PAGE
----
Published on October 16, 2018, at 9:15 a.m.
by Ali Carden.
The classic question: What do you want to be when you grow up?
Every child is asked this question as soon as they can say their ABCs and is expected to have an answer ready for all of the curious adults.
When Natalie Gloady was asked what she wanted to be when she grew up, her answer originally was a school teacher. However, her parents knew her better than she thought: Gloady was destined for a fast-paced career that ignited her passion for fundraising and volunteering.
When she began to look at colleges, Waynesburg University made an impression on her. Not only did she fall in love with the campus, but also with the faculty who encouraged and guided her to find her home. She knew she made the right choice thanks to those encouraging her within the public relations program.
In 2017, Gloady was appointed to the Public Relations Student Society of America’s national board as publications editor in chief for the 2017-2018 year. However, her journey with PRSSA began much earlier. In fact, she joined PRSSA before classes even began her freshman year of college.
Gloady’s involvement in PRSSA continued as she served as public relations director for her chapter where one of her responsibilities was editor in chief of her chapter’s award-winning, monthly newsletter. She also took on roles within the Waynesburg chapter as Regional Conference registration chair, social media coordinator, content coordinator and PRWeek event planner.
Not only did PRSSA bring Gloady plenty of opportunities to write, get published and lead a group of peers interested in pursuing PR, but it also allowed her to meet influential mentors, as well as some of her closest friends.
Gloady’s writing career began when she wrote her high school’s newsletter and continued as she frequently submitted pieces to PRSSA’s national blog during her college career.
However, during her senior year in college the 2016-2017 PRSSA publications editor in chief, Krista Watson, shared her own experience with Gloady. It was this type of encouragement and guidance that Gloady would pass down to Emma Ingram when she applied for the position following Gloady’s year.
“Natalie was such a great help to me in not only inspiring me to apply for editor in chief but also assisting me in finding my own voice in writing. Natalie recognized my passion for writing and helped me realize that as a PR professional it is so much more than just a part of the job,” Ingram said. “She was always a friend and mentor, and she still checks in. I believe that is what the key was to my smooth transition into office.”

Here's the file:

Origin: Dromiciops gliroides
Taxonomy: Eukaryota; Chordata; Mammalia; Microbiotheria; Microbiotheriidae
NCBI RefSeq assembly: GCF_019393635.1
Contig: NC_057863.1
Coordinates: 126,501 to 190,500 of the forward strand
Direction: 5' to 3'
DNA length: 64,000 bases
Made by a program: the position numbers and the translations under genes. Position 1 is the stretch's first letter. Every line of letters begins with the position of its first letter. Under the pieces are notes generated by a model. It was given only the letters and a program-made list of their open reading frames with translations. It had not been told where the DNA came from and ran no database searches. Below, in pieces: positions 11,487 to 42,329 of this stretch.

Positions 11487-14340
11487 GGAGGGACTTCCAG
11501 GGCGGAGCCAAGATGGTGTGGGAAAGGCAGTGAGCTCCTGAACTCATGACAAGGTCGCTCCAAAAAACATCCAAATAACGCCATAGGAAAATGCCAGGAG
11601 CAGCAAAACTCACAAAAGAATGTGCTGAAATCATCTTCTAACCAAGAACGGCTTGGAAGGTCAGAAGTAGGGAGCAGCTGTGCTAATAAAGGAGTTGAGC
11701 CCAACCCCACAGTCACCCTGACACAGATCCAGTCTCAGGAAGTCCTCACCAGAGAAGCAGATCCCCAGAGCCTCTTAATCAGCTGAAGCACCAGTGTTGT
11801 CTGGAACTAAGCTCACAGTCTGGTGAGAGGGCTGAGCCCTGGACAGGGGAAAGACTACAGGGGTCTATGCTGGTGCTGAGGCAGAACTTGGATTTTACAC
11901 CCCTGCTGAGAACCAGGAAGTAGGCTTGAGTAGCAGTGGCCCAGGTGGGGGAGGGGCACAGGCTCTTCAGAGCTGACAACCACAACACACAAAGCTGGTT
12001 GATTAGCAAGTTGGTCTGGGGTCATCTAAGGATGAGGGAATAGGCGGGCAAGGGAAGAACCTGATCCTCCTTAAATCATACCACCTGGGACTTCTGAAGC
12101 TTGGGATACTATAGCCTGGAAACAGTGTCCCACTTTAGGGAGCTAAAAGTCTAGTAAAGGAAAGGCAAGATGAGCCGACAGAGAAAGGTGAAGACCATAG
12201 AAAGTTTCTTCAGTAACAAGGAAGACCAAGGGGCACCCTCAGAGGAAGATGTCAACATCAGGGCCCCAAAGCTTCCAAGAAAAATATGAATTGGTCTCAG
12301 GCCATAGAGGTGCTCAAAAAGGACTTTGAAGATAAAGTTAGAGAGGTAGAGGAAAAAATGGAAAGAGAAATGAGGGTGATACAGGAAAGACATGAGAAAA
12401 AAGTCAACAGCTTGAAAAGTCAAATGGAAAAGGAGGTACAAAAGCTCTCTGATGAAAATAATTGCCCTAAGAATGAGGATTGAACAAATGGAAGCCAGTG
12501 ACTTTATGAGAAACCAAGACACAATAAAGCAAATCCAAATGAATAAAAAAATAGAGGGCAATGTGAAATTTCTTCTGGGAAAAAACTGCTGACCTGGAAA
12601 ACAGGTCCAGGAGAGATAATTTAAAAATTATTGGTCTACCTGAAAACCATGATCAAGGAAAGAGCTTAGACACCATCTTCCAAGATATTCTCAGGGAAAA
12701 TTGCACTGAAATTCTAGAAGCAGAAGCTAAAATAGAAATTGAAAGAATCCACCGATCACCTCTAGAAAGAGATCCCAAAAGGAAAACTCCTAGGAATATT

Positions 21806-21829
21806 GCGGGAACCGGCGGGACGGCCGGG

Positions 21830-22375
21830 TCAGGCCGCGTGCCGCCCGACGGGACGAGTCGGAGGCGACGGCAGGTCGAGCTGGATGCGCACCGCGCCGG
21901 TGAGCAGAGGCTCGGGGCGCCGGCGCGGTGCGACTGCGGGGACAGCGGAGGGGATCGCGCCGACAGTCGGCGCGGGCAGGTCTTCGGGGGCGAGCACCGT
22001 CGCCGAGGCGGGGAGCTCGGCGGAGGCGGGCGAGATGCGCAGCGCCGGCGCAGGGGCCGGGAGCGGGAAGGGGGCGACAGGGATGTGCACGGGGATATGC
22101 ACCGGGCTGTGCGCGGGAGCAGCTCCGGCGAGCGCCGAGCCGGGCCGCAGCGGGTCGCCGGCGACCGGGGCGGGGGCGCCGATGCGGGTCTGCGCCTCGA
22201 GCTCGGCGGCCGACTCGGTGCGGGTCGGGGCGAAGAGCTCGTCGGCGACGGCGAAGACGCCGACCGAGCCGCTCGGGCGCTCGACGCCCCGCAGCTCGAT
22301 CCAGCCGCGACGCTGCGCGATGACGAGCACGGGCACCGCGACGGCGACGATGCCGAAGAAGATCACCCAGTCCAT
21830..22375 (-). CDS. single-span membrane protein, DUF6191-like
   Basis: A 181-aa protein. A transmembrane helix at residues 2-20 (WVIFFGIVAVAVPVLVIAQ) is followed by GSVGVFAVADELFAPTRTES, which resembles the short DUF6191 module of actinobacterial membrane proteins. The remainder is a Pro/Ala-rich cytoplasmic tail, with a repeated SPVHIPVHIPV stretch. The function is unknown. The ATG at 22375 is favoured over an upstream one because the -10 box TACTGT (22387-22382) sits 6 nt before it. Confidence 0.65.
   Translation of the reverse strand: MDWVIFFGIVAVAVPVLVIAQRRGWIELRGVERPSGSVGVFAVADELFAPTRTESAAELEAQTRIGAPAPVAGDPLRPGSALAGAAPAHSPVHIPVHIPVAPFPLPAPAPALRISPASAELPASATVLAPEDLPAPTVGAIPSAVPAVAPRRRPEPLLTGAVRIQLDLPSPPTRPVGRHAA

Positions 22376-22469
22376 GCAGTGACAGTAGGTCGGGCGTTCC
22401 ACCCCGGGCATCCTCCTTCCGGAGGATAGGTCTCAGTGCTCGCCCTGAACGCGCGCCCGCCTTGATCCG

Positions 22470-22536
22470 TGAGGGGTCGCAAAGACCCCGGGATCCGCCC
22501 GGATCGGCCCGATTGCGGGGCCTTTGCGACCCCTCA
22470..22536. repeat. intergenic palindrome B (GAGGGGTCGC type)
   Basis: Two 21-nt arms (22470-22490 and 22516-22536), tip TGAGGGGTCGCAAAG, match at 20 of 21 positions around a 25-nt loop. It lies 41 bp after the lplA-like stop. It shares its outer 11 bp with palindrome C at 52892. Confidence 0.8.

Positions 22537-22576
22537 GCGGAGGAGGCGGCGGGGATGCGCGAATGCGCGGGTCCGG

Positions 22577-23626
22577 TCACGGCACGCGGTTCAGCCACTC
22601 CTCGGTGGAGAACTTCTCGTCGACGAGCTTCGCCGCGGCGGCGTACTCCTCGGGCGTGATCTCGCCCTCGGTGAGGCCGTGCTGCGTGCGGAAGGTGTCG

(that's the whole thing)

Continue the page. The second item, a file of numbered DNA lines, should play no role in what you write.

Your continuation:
Ingram was a member of the Industry News and Current Events subcommittee under Gloady during her term. This is where their friendship began, and Ingram learned about the editor in chief position.
As editor in chief, responsibilities include overseeing Progressions, PRSSA’s online publication with the purpose of “Advancing the Profession and the Future Professional.” The blogs cover a vast amount of topics within the public relations sphere. Another responsibility is FORUM, an online newspaper that serves as a recap for the society. A recent responsibility that Gloady developed during her term as editor in chief is the PRSSA Podcast Series. As founder of the podcast, Gloady is in charge of finding professionals to shed light onto the industry through the podcast series titled “PR with the Pros.”
One part of Ingram’s platform is to further enhance the podcast that Gloady began, and she did so by putting the podcast on iTunes.
“My hope is to increase awareness of PRSSA publications among students and encourage them to reach out more and use PRSSA as a resource,” Ingram said.
Ingram’s advice to PRSSA students is to get involved. “Go to the meetings and stay late to talk to the speakers. You’re only in college once! If you throw yourself in, it will have such a big impact on your career,” she said.
Gloady learned both soft and hard skills during her time as editor in chief. Soft skills include patience, understanding, time management and how to connect with people. In addition, she continued to develop hard skills such as AP Style, design and numerous other “technical things.”
Today Gloady works for Reimagine Main Street where she serves as a digital marketing strategist in a building that originated as a newspaper company in 1808. As a writer, Gloady said that the ink is “literally in our veins.”
Gloady has inspired others like Ingram to continue their professional development as writers and editors, and wants all PR students to do the same. Any member of PRSSA should “be a hand raiser! Get involved! Write!” she said. As displayed through Gloady’s experiences, PRSSA is more than just a college club, but a way to develop mentorship relationships as well.